To keep pace with demand for fast fillers, equipment manufacturers are designing new equipment that will reduce the time needed to fill products.

In December, Lakeland, Fla.-based JBT Corp. announced the debut of Unifiller, its high-capacity filler-closer that is capable of filling metal cans, glass or plastic bottles at a rate of 1,500 CPM, it says. The technology includes a newly designed filler that is based on a Unifiller valve principle combining excellent fill accuracy and clean-in-place (CIP) features with superior speeds and a hygienic design, it adds.

“The new Unifiller will fill both metal cans as well as glass and plastic bottles. The markets best served with this technology include milk, nutraceuticals, juices with particles, coffee drinks, sweetened condensed milk and canned beans,” said Douglas Woodruff, director of global research and development for JBT’s Liquid Foods business unit, in a statement at the time of release.

The craft movement and the need for micro-canning also are driving the production and installation of new canning systems globally. Calgary, Canada-based Cask Brewing Systems Inc. recently installed a new canning line at Australian cider maker Sidewood’s Nairne winery, which facilitated the release of its “no sugar added” apple and pear ciders in cans, the company says. Cask’s small-scale system can fill about 3,000 cans an hour and is scalable to allow for expansion, it adds.

“Bottling is very expensive in this country, so the craft beer producers are going into cans — a lot of them with this same Canadian system we are operating on,” said Sidewood owner Owen Inglis in a statement.

With myriad products that beverage manufacturers are developing, Krones’ Fenske notes that can filling system technology — and equipment — has dramatically changed.

“Can filling has evolved from a mechanical filler to an electro-pneumatic one. In the old days, all the phases of the filling process (CO2 flush, pressurize, fill, settle, snift) were actuated by cams and levers. This meant that you designed the machine and located these devices targeting the main can SKU. Any other can SKUs ‘got what they got’ for CPM,” he explains. “This occurred because all [of] the actuators were at fixed locations. Nowadays, with electro-pneumatic control, all [of] the cams and levers are gone, replaced by solenoids and poppet valves. Each can SKU has its own recipe called up at the touchscreen. You can optimize every SKU based off a PLC program.”

Krones offers a wide range of products, including flowmeter style, volumetric can fillers, ranging from 24 to 182 filling valves that can fill 80 to 2,200 CPM with hot, cold, carbonated or non-carbonated products, he adds.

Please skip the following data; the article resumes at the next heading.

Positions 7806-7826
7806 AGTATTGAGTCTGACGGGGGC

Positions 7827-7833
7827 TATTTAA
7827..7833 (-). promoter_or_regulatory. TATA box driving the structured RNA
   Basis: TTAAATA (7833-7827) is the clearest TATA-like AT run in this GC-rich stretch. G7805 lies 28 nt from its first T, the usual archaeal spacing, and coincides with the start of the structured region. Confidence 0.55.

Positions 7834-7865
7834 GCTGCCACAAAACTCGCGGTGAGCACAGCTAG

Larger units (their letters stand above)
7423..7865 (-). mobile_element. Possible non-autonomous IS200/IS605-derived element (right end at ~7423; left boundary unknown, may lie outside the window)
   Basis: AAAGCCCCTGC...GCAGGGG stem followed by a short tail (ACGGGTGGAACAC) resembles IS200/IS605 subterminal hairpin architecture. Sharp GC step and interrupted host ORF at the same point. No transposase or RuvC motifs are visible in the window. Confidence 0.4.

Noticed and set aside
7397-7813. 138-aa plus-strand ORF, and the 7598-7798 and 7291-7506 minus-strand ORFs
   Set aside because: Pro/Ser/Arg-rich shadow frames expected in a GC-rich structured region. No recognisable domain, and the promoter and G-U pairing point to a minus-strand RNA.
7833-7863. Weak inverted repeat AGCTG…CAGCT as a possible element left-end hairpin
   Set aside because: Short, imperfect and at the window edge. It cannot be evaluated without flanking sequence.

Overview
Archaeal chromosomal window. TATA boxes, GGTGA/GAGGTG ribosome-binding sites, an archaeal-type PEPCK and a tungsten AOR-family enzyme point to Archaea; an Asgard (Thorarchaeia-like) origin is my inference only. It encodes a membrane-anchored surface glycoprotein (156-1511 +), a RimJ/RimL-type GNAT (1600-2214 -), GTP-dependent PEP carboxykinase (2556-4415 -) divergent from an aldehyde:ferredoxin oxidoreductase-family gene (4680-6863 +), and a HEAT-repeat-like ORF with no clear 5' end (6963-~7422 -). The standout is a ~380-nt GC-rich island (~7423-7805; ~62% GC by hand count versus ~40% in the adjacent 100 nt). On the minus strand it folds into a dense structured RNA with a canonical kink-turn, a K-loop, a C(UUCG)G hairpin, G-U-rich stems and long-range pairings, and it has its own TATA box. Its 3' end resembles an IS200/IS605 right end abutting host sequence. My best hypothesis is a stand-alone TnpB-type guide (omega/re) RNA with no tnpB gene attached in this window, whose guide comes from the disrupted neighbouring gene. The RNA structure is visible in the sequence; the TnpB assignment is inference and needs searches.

The science of seaming

Craft brewers who are often new to seaming technology also need to educate themselves about canning equipment operations, according to CMC-Kuhnke’s Marcks. “Craft brewers can seek out educational websites like or look to Technical Support packages from their suppliers,” she says.

The technology, materials and production needed to produce low-cost containers like steel and aluminum cans has dramatically changed, according to the Doubleseam website. “Today’s economics and competitive attitude has forced producers into maintaining low-cost but safe containers. Steel containers have advanced from bulky tin plates and soldered seams to lighter, stronger containers with a multitude of varieties that will meet today’s competitive markets,” the website states. “Materials used today range from paper to plastics to aluminum and of course, steel. The combination of materials used today to form a can with a cover is endless.”

Education also is a key driver of Walnut, Calif.-based Pro120L, which offers a Seamer Training Center designed to help beverage companies that have purchased the company’s reconditioned seamer, the PRO 120L, meet can manufacturer’s exact specifications, according to its website. It offers four days of free training on seaming rolls, lower lifters, knock-out pads, cover feed and can feed operations.

Experts note that maintaining quality control in can filling and seaming is crucial. In addition to manufacturing double-seam inspection equipment for fillers, CMC-Kuhnke provides beverage fillers with a precise optical seam scanner, double-seam measurement software and a powerful statistical process control database, Marcks says.

The need to run multiple products and multiple SKUs with shorter changeover times also is impacting the industry. To overcome challenges, Krones’ Fenske recommends the following: creating valves that can handle a multitude of products like hot or cold filled, carbonated or non-carbonated, pulp or pulp free; automating the CIP process by adding automatic CIP cups to eliminate manual placement; and the simplification of the changeover process by using one lockdown device instead of the two or more that might have been required.

Before choosing seaming and filling equipment, Petr Salficky, head of sales and marketing at Switzerland-based Ferrum Ltd., recommends that companies study the equipment supplier’s quality, reputation, support service, availability of spare parts and whether they have a worldwide hotline for troubleshooting. “Total cost of ownership and mean times between failures should be looked at,” he says. “These can change over time from can format to format.

“In the future, we’ll see more generally hygienic aspects, lightweight cans, [and] more flexible filling and seaming lines, e.g., combined glass and can lines,” he continues. “I also think we’ll see no pasteurizing in the craft beer sector.” BI